WE ALL KNOW people who have a lot of opinions when it comes to other people’s relationships, although why they feel the need to voice them — or think that the couples in question even care, really — is hard to say. Time and again, research comes up with examples of how people make prejudiced judgements about couples based on the appearance of one or both people in the relationship. One recent study found that couples of different weights are “looked down upon” more than couples whose individual weights were perceived to be in the same range.
Brian Collison, a psychologist at Azusa Pacific University in California, did a series of four experiments to explore this discrepancy. In one part of the experiment, he and his colleagues found that people in mixed-weight couples have lower approval ratings overall.
In another part of the experiment, he asked people to match up suitable partners on a dating app, and found that people tended to pair together people who looked to be at the same physical level.
In the third part of the experiment, the researchers found out that friends of mixed-weight couples actually give those people different advice than they would give to their other friends. Alarmingly, couples of mixed weights were more often told to stay casual, or to keep the relationship private.
As for why these results turned out to be the case, the researchers assume that people are just more likely to understand similarities in couples and, despite outward shows of tolerance, are still secretly prejudiced against any sort of differences in couples. That might be race, class age, or any other factors else noticeable to the naked eye.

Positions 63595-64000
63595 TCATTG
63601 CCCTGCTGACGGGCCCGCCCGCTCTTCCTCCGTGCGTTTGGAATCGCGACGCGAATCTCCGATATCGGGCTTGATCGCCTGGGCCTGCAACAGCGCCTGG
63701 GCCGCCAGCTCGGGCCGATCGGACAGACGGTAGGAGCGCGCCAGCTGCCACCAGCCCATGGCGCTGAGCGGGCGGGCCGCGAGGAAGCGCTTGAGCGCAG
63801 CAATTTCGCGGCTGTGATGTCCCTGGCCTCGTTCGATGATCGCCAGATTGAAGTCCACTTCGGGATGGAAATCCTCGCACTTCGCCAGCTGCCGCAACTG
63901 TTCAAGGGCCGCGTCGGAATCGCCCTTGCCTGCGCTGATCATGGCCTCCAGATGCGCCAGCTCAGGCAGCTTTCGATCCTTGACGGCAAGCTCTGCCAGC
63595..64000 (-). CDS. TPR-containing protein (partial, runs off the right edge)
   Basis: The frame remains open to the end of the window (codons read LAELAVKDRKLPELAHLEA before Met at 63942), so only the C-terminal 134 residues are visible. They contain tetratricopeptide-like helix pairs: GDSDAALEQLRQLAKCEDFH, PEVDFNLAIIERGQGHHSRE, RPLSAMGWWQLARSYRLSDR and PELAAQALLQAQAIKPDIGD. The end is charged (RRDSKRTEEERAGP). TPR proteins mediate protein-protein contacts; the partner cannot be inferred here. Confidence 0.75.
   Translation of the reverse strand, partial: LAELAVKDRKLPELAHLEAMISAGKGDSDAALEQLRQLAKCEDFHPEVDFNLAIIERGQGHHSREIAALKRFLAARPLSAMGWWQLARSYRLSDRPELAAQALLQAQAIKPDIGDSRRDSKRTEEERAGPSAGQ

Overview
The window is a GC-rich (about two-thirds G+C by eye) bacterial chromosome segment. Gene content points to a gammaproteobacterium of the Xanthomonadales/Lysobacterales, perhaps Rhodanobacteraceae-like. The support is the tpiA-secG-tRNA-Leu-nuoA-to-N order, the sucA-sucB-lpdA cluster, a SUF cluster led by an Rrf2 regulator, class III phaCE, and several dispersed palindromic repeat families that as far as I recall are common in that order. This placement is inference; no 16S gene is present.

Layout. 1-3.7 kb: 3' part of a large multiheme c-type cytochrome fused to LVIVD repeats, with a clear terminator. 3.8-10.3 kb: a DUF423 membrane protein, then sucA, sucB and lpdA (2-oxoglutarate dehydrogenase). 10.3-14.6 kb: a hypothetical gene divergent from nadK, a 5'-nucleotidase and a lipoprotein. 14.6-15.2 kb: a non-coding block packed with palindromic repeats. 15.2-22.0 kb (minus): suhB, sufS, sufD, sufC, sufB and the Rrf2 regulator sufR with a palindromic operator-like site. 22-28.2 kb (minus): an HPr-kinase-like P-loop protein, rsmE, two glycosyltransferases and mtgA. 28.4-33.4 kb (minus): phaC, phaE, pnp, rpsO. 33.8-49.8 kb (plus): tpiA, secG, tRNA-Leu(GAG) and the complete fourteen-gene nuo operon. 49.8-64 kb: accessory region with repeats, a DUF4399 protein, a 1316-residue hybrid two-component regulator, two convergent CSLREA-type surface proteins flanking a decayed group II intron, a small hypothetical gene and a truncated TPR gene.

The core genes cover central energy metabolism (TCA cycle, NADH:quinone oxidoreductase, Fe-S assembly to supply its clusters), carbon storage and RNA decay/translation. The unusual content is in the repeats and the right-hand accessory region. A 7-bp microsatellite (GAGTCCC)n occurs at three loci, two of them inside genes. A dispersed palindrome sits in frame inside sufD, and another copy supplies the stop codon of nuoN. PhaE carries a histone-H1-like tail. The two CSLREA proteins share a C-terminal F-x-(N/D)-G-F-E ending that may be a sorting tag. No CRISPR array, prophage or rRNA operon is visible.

They also think it’s possible that people’s fixation on looks makes them want couples to be “even.” We’ve been conditioned to believe that certain weights and looks are more attractive and desirable than others, and people tend to think that couples should be matched by levels of attractiveness. How many times have we heard someone say: “She’s way too hot for him,” or the opposite? Humans care a lot about status, and for our own experience to continue making sense, we want other people to follow the status quo as well.
The study concludes that:
It is possible that people’s prejudices and discriminatory behavior may contribute to mixed-weight couples’ conflict and potential relationship dissolution. Future research that assesses the effect of stigmatization on the long-term physical and mental health of mixed-weight couples is an important extension of the current research.
Of course when you really break it down, these judgments are a little strange and outdated. You could argue that people changing the norm means that there are more options out there for everyone, which can only be a positive thing. But no, it turns out we like to be comfortable, and “conventional” couplings still do it for most people.